Sunday, November 06, 2011

Challenge 5: Direction

I have challenged my students to write a college application essay of at least 300 words every day for 30 days, working off a long list of essay topics. Below is one of my attempts. (Note from the future: Out of about 50 students, 22 actually completed it. I tried but gave up after 18 days.)

#113. Talk about how a person can change his direction.

"Life is a highway, I wanna ride it / All night long. / If you're going my way, I wanna ride it, / All night long." -- Rascal Flats

My very first vehicle was a Big Wheel, which has been the "King of the Sidewalk for 40 years," according to the manufacturer. The Big Wheel is a plastic tricycle that rides low to the ground, with pedals attached to the oversized front wheel. My friends and I would spend hours on our Big Wheels, racing around the block onto another street of less familiar houses. The coolest feature -- used expertly by advanced riders -- was the hand brake on one of the rear wheels: going at top speed, you would pull up on the brake and the entire machine would go into a 180-degree spin. Changing direction was easy and fun, and we'd do it whenever the mood struck.

My friends and I soon graduated to the world of bicycles. Suddenly, the Big Wheel was too childish, and a proper dirt bike -- with large handgrips and colorful handlebar padding -- was on everyone's front porch, ready for adventure. We'd jump over those curbs that previously held us back, weave around parked cars, and tear up and down the hills in the nearby park. Those not cool enough to have a proper bike, or too slow to keep up, were left behind. Everyone could go in the same direction, and keeping up only meant pedaling harder. Making a hard turn meant pushing back on the pedals and going into a slide.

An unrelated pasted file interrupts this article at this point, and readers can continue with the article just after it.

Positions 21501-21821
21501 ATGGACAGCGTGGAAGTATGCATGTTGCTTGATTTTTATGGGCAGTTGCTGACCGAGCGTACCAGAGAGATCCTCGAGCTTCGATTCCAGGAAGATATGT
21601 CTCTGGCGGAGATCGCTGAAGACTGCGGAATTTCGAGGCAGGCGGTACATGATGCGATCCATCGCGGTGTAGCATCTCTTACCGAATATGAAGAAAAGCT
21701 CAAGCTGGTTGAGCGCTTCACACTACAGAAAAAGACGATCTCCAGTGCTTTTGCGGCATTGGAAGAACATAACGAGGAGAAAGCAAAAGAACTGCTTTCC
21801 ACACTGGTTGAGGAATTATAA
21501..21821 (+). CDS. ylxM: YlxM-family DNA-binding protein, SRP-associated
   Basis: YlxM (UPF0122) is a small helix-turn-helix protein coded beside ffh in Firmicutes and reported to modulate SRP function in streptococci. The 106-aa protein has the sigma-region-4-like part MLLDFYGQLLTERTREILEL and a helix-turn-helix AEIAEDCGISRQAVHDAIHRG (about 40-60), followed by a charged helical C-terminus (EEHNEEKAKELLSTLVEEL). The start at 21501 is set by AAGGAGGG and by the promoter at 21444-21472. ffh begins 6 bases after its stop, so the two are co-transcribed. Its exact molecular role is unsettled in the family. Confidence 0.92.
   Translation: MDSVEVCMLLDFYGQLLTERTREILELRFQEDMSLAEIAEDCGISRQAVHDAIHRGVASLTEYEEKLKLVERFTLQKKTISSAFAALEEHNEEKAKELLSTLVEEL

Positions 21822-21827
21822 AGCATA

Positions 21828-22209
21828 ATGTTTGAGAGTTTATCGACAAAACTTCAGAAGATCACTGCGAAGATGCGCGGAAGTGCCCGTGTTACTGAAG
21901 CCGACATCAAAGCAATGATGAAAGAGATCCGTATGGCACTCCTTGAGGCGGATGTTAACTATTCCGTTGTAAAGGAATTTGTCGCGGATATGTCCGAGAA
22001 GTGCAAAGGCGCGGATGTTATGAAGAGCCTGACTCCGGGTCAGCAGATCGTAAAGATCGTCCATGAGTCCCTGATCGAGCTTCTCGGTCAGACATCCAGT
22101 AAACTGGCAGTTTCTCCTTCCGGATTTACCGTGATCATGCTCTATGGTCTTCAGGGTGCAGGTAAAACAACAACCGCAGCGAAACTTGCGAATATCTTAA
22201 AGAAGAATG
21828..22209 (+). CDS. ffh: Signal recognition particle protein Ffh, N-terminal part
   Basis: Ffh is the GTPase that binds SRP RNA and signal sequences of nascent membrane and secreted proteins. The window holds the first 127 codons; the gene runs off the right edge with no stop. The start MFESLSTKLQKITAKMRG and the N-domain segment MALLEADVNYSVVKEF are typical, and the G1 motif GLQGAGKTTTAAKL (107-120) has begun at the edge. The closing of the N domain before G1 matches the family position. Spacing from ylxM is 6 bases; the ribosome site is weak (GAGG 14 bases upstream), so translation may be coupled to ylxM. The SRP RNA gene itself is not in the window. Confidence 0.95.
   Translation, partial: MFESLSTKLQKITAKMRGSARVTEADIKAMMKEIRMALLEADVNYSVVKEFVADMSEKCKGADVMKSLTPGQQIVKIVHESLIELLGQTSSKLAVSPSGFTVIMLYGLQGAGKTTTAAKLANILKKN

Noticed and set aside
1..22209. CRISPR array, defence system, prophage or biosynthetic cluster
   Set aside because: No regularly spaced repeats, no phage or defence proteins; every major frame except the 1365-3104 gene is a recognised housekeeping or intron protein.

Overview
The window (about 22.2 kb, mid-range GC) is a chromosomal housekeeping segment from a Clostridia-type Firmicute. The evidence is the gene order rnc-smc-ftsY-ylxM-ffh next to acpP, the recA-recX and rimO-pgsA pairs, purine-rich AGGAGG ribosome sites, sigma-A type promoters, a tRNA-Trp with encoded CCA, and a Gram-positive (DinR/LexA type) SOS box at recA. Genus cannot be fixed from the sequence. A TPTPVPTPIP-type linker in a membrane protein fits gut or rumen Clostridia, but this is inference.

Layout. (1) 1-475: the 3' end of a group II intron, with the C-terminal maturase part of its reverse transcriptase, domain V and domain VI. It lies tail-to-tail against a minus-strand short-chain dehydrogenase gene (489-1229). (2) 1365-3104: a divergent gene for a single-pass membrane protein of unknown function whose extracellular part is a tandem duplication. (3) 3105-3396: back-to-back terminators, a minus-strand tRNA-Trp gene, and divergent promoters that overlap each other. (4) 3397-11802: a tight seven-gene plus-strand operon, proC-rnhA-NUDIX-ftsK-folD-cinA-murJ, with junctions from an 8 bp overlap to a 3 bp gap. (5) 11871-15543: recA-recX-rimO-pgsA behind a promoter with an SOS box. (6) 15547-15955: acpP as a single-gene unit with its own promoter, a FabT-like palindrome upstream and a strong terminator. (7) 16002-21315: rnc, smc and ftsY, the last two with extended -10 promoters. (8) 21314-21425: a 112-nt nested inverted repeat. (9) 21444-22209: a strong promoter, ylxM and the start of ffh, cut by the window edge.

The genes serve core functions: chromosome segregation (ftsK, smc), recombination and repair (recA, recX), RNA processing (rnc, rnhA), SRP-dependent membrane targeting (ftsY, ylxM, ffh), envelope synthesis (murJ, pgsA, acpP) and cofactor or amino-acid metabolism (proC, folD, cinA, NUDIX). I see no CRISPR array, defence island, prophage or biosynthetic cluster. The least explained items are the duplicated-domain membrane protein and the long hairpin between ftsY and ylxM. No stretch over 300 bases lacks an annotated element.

A few years later, a few of us got more serious about cycling. We got the larger frames and multiple gears of the 10-speed. We'd head out on weekend mornings to the lakefront or the forest preserve, where long, winding paths awaited. We'd race. We'd be gone for hours. We didn't wear helmets. At top speed, turning was a hazard. Sure, weaving around slower riders was easy -- just turn the handlebars slightly and lean -- but a complete turnaround was almost impossible without first coming to an almost complete stop.

And such is life: You join a pack, leave some people behind. Changing direction becomes hazardous, so you go with the flow.

My first car was the family Buick Regal. Big, comfortable, roomy, it could seat six at most, as we'd cruise the streets after dark or drive to school in the mornings. Certain former friends got left behind. Others got their own cars. Driving around town, changing directions was often a pain. With so many one-way streets, a turnaround required a trip around a block or two. The U- and Y-turns, which we had learned in drivers education class, were impossible or forbidden on most city streets.

At some point after high school, most of us moved on to a two-seat sports car -- or we may as well have. Life was a fast-moving highway, to be shared with one special person. Not enough room to share this life with others, not enough time to slow down and enjoy the scenery. The passenger seat, however, was not always occupied by the same person. Changing direction simply meant pulling off the highway at the next exit.

I don't know how the next part happened. But I have finally found myself driving an 18-wheel semi-trailer truck. Getting this thing to go full speed takes time and effort -- zero to 60 in ten minutes, it seems. At my side is my partner-for-life. In the trailer are our families and friends; we're responsible for safely getting the whole load to our destination. We're on a crowded, slow-moving highway. A complete change of direction seems impossible -- not that I can imagine wanting to. Even changing lanes takes coordination and patience. Better is to keep moving forward, to keep riding on the highway all night long.

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